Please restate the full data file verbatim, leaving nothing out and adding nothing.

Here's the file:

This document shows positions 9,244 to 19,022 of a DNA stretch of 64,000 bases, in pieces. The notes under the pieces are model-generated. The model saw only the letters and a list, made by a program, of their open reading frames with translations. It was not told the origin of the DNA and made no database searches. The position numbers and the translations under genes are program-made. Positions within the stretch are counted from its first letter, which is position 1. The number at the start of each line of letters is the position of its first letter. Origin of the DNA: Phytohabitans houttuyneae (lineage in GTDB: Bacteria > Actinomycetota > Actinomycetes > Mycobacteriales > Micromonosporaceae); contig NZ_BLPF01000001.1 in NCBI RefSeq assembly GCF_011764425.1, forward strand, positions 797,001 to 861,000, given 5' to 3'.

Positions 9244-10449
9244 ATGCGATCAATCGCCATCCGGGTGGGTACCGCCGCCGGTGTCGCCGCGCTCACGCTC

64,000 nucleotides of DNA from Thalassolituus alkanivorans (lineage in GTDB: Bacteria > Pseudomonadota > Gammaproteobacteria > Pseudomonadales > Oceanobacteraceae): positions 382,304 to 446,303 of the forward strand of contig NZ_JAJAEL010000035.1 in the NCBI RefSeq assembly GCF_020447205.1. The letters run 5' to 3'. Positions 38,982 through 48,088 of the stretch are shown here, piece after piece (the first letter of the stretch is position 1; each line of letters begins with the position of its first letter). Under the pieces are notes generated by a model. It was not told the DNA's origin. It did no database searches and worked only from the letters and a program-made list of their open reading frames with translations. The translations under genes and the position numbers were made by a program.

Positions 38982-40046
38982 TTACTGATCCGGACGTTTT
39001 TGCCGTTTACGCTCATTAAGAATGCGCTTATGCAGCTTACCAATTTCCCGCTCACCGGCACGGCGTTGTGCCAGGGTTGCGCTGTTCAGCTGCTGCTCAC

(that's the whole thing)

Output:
This document shows positions 9,244 to 19,022 of a DNA stretch of 64,000 bases, in pieces. The notes under the pieces are model-generated. The model saw only the letters and a list, made by a program, of their open reading frames with translations. It was not told the origin of the DNA and made no database searches. The position numbers and the translations under genes are program-made. Positions within the stretch are counted from its first letter, which is position 1. The number at the start of each line of letters is the position of its first letter. Origin of the DNA: Phytohabitans houttuyneae (lineage in GTDB: Bacteria > Actinomycetota > Actinomycetes > Mycobacteriales > Micromonosporaceae); contig NZ_BLPF01000001.1 in NCBI RefSeq assembly GCF_011764425.1, forward strand, positions 797,001 to 861,000, given 5' to 3'.

Positions 9244-10449
9244 ATGCGATCAATCGCCATCCGGGTGGGTACCGCCGCCGGTGTCGCCGCGCTCACGCTC

64,000 nucleotides of DNA from Thalassolituus alkanivorans (lineage in GTDB: Bacteria > Pseudomonadota > Gammaproteobacteria > Pseudomonadales > Oceanobacteraceae): positions 382,304 to 446,303 of the forward strand of contig NZ_JAJAEL010000035.1 in the NCBI RefSeq assembly GCF_020447205.1. The letters run 5' to 3'. Positions 38,982 through 48,088 of the stretch are shown here, piece after piece (the first letter of the stretch is position 1; each line of letters begins with the position of its first letter). Under the pieces are notes generated by a model. It was not told the DNA's origin. It did no database searches and worked only from the letters and a program-made list of their open reading frames with translations. The translations under genes and the position numbers were made by a program.

Positions 38982-40046
38982 TTACTGATCCGGACGTTTT
39001 TGCCGTTTACGCTCATTAAGAATGCGCTTATGCAGCTTACCAATTTCCCGCTCACCGGCACGGCGTTGTGCCAGGGTTGCGCTGTTCAGCTGCTGCTCAC